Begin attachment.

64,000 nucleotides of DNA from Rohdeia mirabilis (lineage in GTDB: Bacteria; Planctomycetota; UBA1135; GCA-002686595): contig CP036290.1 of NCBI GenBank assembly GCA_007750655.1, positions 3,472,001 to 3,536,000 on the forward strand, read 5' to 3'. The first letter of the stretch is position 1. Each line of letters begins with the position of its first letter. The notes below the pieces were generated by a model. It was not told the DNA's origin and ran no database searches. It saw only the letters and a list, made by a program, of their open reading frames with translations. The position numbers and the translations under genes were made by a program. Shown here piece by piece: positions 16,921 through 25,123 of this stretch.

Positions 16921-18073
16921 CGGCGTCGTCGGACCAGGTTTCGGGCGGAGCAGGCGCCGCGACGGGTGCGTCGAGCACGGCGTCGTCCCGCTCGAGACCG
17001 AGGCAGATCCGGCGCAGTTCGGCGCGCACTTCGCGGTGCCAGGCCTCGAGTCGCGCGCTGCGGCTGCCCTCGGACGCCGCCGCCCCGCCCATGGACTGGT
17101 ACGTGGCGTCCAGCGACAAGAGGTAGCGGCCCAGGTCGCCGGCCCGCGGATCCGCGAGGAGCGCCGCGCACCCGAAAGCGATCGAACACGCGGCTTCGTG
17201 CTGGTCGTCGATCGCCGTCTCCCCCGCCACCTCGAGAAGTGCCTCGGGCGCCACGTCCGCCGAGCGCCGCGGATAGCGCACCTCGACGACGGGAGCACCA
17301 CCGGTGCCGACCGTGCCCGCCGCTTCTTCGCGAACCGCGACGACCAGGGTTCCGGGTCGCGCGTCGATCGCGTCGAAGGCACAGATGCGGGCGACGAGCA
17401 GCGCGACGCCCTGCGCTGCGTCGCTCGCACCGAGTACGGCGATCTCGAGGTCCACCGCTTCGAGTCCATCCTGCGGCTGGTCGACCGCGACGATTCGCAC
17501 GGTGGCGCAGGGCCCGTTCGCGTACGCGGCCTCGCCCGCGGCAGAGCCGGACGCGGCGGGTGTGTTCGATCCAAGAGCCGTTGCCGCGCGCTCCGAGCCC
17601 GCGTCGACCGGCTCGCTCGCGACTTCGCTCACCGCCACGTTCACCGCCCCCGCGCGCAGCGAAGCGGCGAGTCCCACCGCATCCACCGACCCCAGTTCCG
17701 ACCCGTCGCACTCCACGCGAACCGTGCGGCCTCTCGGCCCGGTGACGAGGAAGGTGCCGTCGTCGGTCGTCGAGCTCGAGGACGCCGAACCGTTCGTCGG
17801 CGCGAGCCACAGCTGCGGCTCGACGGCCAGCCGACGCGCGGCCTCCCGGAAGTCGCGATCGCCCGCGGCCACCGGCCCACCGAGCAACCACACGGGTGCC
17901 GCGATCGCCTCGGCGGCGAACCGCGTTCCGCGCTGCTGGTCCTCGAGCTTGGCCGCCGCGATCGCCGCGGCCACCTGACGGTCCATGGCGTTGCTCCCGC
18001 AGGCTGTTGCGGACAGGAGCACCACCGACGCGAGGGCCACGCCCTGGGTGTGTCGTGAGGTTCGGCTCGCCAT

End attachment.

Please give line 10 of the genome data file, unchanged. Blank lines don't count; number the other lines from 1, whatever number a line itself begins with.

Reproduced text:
17601 GCGTCGACCGGCTCGCTCGCGACTTCGCTCACCGCCACGTTCACCGCCCCCGCGCGCAGCGAAGCGGCGAGTCCCACCGCATCCACCGACCCCAGTTCCG